Perhaps you’ve been inspired by the Shelby family on Peaky Blinders, who seemingly guzzle whisky by the bucketload, or you’ve always been a whisky fan and fancy turning your favourite tipple into a pastime? Whatever your motivation, starting a whisky collection is a serious undertaking, so we thought we’d provide a few tips to help.
Why start a whisky collection?
The good news is that if you like whisky, now is a great time for drinkers and investors. There are more bottles available than ever before, with diverse offerings from whisky makers around the world. Prices are also on the up, so there’s no better time to buy a bottle you love.
Understanding the basics
Before you start buying your bottles, it’s good to understand the basics. In Scotland alone, there are currently over 120 whisky distilleries, each with its own unique taste. Add to that the bottles from other key producers, such as Ireland, Japan and America, and there’s plenty to familiarise yourself with.
A good starting point is to learn about the different stages of whisky production: malting, milling, mashing, fermentation, distillation and maturation. All of these processes have an impact on the individual character of the whisky, including its colour, smell and taste. Once you understand this relationship, you can really start to build on your knowledge base.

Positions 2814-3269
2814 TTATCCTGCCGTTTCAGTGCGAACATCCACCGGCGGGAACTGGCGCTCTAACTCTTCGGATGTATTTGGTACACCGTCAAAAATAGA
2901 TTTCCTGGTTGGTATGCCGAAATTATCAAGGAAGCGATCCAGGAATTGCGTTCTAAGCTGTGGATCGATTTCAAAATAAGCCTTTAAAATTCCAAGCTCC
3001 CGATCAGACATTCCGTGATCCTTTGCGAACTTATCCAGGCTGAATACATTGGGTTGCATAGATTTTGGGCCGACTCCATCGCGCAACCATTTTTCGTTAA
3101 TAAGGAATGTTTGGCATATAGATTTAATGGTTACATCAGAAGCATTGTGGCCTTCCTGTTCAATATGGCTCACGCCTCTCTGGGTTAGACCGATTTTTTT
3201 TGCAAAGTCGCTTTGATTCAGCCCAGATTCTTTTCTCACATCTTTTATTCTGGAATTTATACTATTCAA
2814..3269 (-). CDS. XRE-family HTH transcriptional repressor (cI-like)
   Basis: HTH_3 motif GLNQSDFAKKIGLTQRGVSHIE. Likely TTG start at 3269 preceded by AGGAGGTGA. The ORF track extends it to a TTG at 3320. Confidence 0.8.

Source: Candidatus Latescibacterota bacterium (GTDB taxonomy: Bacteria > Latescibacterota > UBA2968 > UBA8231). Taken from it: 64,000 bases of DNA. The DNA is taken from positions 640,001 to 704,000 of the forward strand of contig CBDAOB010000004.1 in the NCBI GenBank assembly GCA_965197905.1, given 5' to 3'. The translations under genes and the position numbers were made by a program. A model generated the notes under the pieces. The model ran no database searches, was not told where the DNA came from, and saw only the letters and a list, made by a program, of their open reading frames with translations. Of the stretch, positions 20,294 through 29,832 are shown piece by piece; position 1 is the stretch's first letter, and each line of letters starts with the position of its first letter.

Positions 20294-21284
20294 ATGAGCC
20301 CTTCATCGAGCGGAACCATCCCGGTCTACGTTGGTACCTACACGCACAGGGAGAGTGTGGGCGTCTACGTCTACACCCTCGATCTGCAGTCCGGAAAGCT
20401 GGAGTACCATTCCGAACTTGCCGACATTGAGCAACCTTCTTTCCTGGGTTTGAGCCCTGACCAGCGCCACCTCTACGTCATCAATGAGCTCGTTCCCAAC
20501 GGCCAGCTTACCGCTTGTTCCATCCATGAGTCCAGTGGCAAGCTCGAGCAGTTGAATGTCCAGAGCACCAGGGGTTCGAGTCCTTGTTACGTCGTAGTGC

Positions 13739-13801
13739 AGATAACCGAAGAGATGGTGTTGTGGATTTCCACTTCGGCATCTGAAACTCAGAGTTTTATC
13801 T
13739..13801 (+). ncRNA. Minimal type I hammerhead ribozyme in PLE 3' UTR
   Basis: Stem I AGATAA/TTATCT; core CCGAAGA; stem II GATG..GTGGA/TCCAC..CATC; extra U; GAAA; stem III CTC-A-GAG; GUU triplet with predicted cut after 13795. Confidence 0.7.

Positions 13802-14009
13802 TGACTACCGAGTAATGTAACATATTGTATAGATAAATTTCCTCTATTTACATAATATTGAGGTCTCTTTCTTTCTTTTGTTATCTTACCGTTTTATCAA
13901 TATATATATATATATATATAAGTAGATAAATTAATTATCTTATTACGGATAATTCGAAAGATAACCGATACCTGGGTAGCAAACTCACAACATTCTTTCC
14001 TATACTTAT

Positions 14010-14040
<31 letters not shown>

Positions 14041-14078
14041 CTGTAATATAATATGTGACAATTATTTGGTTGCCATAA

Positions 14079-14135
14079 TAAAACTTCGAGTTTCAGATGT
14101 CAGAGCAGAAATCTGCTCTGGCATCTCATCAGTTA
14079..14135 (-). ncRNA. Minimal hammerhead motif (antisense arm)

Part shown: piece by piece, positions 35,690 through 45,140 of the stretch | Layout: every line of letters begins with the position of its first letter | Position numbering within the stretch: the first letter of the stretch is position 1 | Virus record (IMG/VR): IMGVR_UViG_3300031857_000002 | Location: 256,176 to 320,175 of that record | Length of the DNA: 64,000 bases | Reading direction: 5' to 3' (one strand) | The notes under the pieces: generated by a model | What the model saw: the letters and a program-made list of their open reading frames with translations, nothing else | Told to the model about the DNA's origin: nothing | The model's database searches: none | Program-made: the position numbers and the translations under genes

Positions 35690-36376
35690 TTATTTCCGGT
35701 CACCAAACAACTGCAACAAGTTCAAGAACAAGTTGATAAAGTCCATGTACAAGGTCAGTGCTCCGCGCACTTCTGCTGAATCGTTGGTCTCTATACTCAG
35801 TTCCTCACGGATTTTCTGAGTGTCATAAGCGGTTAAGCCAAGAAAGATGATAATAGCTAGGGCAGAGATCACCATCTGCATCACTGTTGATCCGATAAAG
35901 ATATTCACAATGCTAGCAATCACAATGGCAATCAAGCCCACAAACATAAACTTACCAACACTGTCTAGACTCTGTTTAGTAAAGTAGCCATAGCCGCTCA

This video is an excellent starting point:
And here you can build on that foundation of knowledge:
Where do you start?
A common way to get into whisky collecting is to develop a taste for a particular brand and then start exploring other bottles within that brand. Other starting points for a collection can be to collect bottles from your birth year or to get one bottle from every current distillery or closed distillery.
However you choose to start your whisky collection, here are a few pointers to guide you:
Always do your research
You can get a lot of value by researching your whisky ahead of time. Articles, forums, magazines and message boards can provide you with excellent background information. Ultimately though, you can only get a feel for the whisky you love by getting out there and trying it. When trying a whisky for the first time, sample bottles that are typically 30ml or 50ml are a great way to try lots of different whiskies without investing in a 750ml or 1.5litre bottle every time.
Age isn’t everything
When buying your bottles, bear in mind that just because a whisky is old, it doesn’t necessarily make it good. There are some fantastic young whiskies out there that are less than 10 years old that are still highly collectable but are likely to be cheaper than their older counterparts. When buying younger bottles, rare or limited batches will provide the best return in the long run.
Set a budget
Like any new hobby, it can be easy to get carried away and collecting whisky can get very expensive very quickly, particularly when you can buy online 24 hours a day. With that in mind, it’s a good idea to establish a budget to keep your spending in check.
So there you have it, a few tips to help your budding whisky collection grow. And if you don’t like whisky, worry not. There are plenty of other drinks with thriving collectors’ markets, such as Cognac, gin, and of course, wine.
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